It seems, then, that this new weapon will seldom be seen because of the law of opportunity cost: to take the magna rail rifle is to forgo another option.

I want to take a deep dive into the different signature systems and prototype weapon systems that the T’au player has at his disposal, but I’ll do so at another time. For now, all we need to know is that there are some great options both in the codex and in The Greater Good.

I said at the beginning of my article last week that the upgrades in The Greater Good don’t offer enough to make Broadsides a competitive choice in a high-level T’au army, and I certainly still stand by that assertion.

I’d like to wrap this up with a reference to the fluff. Specifically, I want to go right back to the beginning, to the original Tau codex (notice the lack of apostrophe).

Page 30 of the original codex discusses fluff specific to the Broadside Battlesuit, as well as the in-game stats for the model. One particular paragraph stands out:

“Our tanks were useless. As soon as we broke cover, their battlesuits’ heavy guns were locked onto us. I swear it was as though they had someone nearby aiming for them before they shot. And when they did shoot… Emperor’s mercy! Their guns punched through out amour like it was paper. All I could see were trails of fire were the projectiles had ignited the air.”

I really like this for a number of reasons, the principal of which is that it demonstrates how deadly Broadsides were originally meant to be. But the meta goes around and comes around. Models and units have their day in the sun. Some units have a lot more than a day. But glory fades. Broadsides have, to one extent or another, lost that shine that they had way back in 3rd and 4th edition, but it’s well within the bounds of possibility that they become competitive again soon enough.

Plus, the trail of fire thing is really cool.

Postscript: A couple of readers were absolutely right to point out in my last article that Shadowsun’s abilities are Sept-locked. This means that T’au players can’t take that tasty extra point of armour piercing and take advantage of Shadowsun’s abilities.

This was an oversight on my part. Cheers to the folks who pointed it out!

And remember, Frontline Gaming sells gaming products at a discount, every day in their webcart!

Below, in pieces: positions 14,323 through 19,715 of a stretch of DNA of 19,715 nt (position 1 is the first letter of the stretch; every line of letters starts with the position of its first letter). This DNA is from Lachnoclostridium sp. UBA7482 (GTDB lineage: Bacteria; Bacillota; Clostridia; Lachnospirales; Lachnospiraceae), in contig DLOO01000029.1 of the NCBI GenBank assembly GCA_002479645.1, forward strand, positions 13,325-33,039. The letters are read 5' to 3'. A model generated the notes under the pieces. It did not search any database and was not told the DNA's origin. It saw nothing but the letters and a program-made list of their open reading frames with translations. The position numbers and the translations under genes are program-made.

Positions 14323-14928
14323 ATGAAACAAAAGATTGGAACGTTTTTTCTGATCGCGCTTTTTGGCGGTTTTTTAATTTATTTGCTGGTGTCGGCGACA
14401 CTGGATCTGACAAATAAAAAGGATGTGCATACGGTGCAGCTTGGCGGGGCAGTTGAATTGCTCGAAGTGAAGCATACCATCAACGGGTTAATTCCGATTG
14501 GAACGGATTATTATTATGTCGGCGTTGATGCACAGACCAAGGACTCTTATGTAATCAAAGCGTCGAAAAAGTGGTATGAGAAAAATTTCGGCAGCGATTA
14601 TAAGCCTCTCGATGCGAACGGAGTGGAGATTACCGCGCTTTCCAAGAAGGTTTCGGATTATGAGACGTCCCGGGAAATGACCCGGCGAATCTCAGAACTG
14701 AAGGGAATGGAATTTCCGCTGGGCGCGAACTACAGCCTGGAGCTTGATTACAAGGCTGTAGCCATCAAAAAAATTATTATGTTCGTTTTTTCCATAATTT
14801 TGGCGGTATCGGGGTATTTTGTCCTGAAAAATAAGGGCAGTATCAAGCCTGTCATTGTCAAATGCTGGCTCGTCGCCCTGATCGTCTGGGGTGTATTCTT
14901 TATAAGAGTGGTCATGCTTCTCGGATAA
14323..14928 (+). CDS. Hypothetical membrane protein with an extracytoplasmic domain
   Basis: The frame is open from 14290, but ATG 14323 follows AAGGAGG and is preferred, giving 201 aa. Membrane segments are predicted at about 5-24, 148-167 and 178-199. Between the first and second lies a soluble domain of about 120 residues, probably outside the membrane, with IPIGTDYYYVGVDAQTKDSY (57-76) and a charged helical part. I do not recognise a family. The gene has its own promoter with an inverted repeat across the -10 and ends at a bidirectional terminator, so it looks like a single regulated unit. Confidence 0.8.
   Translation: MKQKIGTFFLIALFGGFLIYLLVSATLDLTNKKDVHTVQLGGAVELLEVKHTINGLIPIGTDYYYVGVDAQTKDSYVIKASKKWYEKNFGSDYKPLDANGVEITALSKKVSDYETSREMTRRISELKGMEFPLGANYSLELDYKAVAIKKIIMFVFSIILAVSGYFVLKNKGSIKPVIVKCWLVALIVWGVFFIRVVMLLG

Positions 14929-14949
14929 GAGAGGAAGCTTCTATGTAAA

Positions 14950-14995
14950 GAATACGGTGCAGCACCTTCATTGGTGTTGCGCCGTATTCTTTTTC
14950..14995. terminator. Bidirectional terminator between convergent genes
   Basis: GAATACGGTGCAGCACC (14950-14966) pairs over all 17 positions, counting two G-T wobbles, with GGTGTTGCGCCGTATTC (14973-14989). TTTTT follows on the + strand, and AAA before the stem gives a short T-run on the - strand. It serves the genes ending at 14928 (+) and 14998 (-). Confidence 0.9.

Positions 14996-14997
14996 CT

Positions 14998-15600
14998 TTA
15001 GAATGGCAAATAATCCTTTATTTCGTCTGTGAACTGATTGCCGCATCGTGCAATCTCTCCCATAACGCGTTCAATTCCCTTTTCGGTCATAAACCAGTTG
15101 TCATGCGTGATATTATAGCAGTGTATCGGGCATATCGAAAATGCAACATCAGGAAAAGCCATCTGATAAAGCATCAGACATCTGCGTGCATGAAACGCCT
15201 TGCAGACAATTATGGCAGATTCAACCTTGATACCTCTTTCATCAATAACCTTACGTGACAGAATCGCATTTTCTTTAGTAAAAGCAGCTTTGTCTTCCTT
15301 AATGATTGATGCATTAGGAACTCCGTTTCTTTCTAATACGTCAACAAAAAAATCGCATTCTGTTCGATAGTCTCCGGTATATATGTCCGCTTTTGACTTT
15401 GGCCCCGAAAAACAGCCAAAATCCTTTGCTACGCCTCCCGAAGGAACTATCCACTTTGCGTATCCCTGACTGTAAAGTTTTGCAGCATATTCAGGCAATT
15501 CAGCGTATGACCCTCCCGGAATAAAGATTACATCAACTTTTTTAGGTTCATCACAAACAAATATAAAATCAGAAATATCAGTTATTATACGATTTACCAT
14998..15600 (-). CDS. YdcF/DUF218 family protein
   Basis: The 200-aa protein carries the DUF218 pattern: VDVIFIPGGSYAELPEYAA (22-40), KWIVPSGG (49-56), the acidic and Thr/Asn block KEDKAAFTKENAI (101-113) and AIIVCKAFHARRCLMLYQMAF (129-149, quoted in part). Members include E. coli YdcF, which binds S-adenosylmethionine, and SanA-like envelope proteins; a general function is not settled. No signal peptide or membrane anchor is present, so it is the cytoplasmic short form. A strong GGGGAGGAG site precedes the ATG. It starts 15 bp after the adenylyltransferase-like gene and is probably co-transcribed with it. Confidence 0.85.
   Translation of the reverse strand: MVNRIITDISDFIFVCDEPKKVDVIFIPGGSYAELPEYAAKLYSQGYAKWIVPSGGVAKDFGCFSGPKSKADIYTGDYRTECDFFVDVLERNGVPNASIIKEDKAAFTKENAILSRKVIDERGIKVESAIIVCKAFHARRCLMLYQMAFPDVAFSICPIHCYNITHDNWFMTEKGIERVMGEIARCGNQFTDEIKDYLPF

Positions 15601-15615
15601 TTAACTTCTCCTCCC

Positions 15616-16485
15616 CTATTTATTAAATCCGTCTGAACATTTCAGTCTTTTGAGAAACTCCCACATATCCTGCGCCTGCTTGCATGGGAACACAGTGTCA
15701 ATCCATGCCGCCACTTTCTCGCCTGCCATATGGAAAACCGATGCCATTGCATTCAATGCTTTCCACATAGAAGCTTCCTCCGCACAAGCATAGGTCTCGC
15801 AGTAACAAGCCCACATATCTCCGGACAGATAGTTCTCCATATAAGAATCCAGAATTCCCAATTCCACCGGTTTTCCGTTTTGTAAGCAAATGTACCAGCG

secondhandhsop

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3 Responses to “The Humble Broadside”

  1. Avatar
    Jace April 20, 2020 1:22 am #

    Not to he a negative Nancy, but maybe add more content or just reduce the work count?

    This was basically just a couple sentences: Rail rifles stink, there’s a signature system that ups damage which is really good and ups strength, which is just OK. Unfortunately there are better things so you likely won’t see them.

    The intro and wrap up were both longer, maybe even significantly.

    I dunno, kudos all the same for taking the time to produce content as clearly I’m not doing it, but just a thought.

  2. Avatar
    kaixaukyr April 20, 2020 6:26 am #

    cant wait for the latest update in Rhys Jenkins’ War and Peacehammer 40K where he investigates pulse rifles and discovers after many twists and turns that they can shoot twice at half range

    in a following novella we will cover the Cadre Fireblade

  3. Avatar
    Rob Butcher April 20, 2020 11:21 pm #

    Remember that 20 “real life” years and five editions ago, is a really long time in gaming. In the Fluff that’s about 1000 years so plenty of time to nullify weapons – think about a short bow firing at Norman cavalry at the Battle of Hastings – pretty lethal then at short range. It might hurt you now, but shouldn’t be effective.

    These new “prototype weapons” rules aren’t just for competitive play … but for all Tau players. Especially those who want to play with broadsides and don’t have anything bigger in the army fielded. Many have the models built and unmagnetized, so won’t buy more.

    PA adds flavour and options to all three ways of playing – not just competitive. The GK shone briefly, but were soon out thought. Little else has improved tremendously. But it was never going to.